Researchers at the Hubrecht Institute have described in detail the recovery of the heart after a heart attack. They found that heart muscle cells, called nardiomyocytes, played a role in intracellular communication after a heart attack. The researchers based their findings on a database available to scientists around the world. This brings the research area one step closer to developing therapies for improved recovery from heart injury. The results have been published Biology of communication on January 29.
In the Netherlands, an average of 95 people are hospitalized every day for a heart attack. In a heart attack, the blood supply to a part of the heart is blocked, for example, by a blood clot in a cardiovascular artery. Attempts to restore the blood supply are made as soon as possible, which is known as re-energy. However, some parts of the heart have been deprived of oxygen for some time. Depending on the severity of the heart attack, it can lead to the death of heart muscle cells, also called myocardial infarctions. This can lead to scarring, which is harder than normal heart tissue, making it harder for the heart to contract properly. This can lead to a deterioration in the pumping function of the heart, which can eventually lead to heart failure.
In other words, the idea of heart recovery after a heart attack – how it leads to scar tissue – is extremely important. However, much is still unknown. Quite a reason for researchers in the laboratory of Eva van Rua to study it in the future. They studied how mice ‘hearts recover in three different periods after a heart attack. To do this, they used a single cell sequence, a technique that allows them to study C. RNA individual cells. The researchers created a huge database of information on the role of different types of cells in the recovery process after a heart attack.
Therefore, they used the data to map the communication network. Project researcher Luke Timer explains: “Cells communicate with each other by releasing molecules. These molecules then get to the recipient cell to perform a certain action that may be necessary for the recovery process. We have now described in great detail how different cells interact with each other at different times after a heart attack. It has not been done so thoroughly before. ” This communication network is now documented in a database, accessible to scientists around the world.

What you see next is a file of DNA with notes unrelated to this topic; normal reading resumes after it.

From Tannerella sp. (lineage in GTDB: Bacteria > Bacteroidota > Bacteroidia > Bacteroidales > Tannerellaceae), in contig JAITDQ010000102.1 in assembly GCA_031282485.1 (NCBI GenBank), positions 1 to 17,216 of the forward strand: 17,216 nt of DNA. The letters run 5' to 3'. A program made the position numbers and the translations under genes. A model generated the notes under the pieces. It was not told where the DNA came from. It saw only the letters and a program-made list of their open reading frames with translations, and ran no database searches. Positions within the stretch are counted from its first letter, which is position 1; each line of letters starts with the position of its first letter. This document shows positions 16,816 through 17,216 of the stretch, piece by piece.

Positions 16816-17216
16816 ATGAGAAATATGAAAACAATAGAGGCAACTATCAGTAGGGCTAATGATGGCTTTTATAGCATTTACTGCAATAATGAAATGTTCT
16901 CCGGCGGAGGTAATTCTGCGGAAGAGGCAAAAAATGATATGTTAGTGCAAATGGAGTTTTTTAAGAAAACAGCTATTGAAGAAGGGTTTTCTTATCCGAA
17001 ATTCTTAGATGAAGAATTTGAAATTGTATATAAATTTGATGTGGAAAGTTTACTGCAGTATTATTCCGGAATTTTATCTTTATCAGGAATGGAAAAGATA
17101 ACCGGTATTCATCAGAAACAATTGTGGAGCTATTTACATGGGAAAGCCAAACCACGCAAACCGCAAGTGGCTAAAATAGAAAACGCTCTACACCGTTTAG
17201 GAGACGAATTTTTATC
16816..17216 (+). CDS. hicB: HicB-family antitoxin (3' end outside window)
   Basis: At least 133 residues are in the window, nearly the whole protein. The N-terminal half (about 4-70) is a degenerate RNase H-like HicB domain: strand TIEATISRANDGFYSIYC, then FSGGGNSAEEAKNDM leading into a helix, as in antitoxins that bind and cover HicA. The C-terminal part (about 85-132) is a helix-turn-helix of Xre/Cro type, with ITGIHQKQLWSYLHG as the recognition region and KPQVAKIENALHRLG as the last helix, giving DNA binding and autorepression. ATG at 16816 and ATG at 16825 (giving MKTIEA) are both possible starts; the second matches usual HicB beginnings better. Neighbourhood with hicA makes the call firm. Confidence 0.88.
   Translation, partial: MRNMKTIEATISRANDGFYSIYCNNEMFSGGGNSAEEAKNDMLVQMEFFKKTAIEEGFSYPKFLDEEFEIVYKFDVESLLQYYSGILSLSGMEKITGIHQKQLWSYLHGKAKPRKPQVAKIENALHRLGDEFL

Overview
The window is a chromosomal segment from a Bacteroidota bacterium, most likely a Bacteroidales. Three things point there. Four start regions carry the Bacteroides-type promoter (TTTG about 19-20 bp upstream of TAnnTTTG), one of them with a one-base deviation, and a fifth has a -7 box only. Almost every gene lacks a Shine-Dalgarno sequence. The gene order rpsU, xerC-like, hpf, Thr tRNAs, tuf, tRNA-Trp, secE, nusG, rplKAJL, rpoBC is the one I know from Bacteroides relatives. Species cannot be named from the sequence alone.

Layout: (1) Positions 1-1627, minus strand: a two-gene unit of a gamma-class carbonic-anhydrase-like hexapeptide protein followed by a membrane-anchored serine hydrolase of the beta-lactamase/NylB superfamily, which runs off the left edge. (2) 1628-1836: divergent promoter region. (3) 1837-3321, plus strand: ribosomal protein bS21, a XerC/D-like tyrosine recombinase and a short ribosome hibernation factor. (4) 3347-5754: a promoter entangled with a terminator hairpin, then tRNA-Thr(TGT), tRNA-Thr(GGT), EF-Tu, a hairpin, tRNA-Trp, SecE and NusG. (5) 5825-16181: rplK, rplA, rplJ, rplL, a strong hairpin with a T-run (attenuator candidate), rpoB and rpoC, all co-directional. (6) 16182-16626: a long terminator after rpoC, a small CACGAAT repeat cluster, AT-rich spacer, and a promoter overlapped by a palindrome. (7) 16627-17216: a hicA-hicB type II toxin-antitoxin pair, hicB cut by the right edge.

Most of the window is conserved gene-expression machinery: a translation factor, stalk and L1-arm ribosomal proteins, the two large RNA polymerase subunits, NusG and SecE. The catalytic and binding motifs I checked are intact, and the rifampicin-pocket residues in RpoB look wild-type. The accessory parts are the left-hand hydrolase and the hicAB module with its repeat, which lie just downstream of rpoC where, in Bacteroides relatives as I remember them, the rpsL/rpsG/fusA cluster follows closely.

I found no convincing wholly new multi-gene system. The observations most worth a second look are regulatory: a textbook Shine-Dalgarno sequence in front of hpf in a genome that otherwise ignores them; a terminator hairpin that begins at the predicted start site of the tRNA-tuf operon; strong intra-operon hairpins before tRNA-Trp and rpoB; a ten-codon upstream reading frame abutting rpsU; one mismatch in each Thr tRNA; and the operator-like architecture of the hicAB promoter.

Scar tissue formation
Especially after a heart attack, the role of cardiomyocytes in recovery was largely unknown, in part due to technical difficulties. However, another recent paper from Van Rooij Laboratories addressed these barriers, allowing researchers to specifically study the function of cardiovascular cells in the recovery process. “We noticed that in the earliest period measured after a heart attack, cardiomyocytes secreted a large amount of a molecule called B2M. “Further experiments have shown that the secretion of B2M can lead to the activation of so-called fibroblasts, the cells responsible for the formation of scar tissue,” says Timer. Thus, the cardiovascular cells seem to indirectly stimulate the production of scar tissue at the beginning of the recovery process. “Intuitively, we already thought that cardiovascular cells could play a role in intracellular communication during heart regeneration. It is very good that we have now been able to confirm this.”
Improve the recovery process
When asked when further steps are being taken in this area of research, the Team emphasizes the need for additional research. “Different scientists և experts can use this data, which gives us a better idea of the cells և molecules that are involved in the recovery of the heart, the way they communicate with each other. “We hope we can finally improve the recovery process so that people do less damage after a heart attack.”
Reference. “A single cell transcriptomy following an ischemic injury reveals the role of B2M in heart recovery”: Bas Molenaar, Louk T. Timmer, Marjolein Droog, Ilaria Perini, Danielle Versteeg, Lieneke Kooijman, Jantine Monshouwer-Kloots, Hesther de Ruit. Gladka և Eva van Ruay, January 20, 2021 Biology of communication,
DOI: 10.1038 / s42003-020-01636-3:
Eva van Ruay is a group leader at the Hubrecht Institute, Professor of Molecular Cardiology at Utrecht University Medical Center.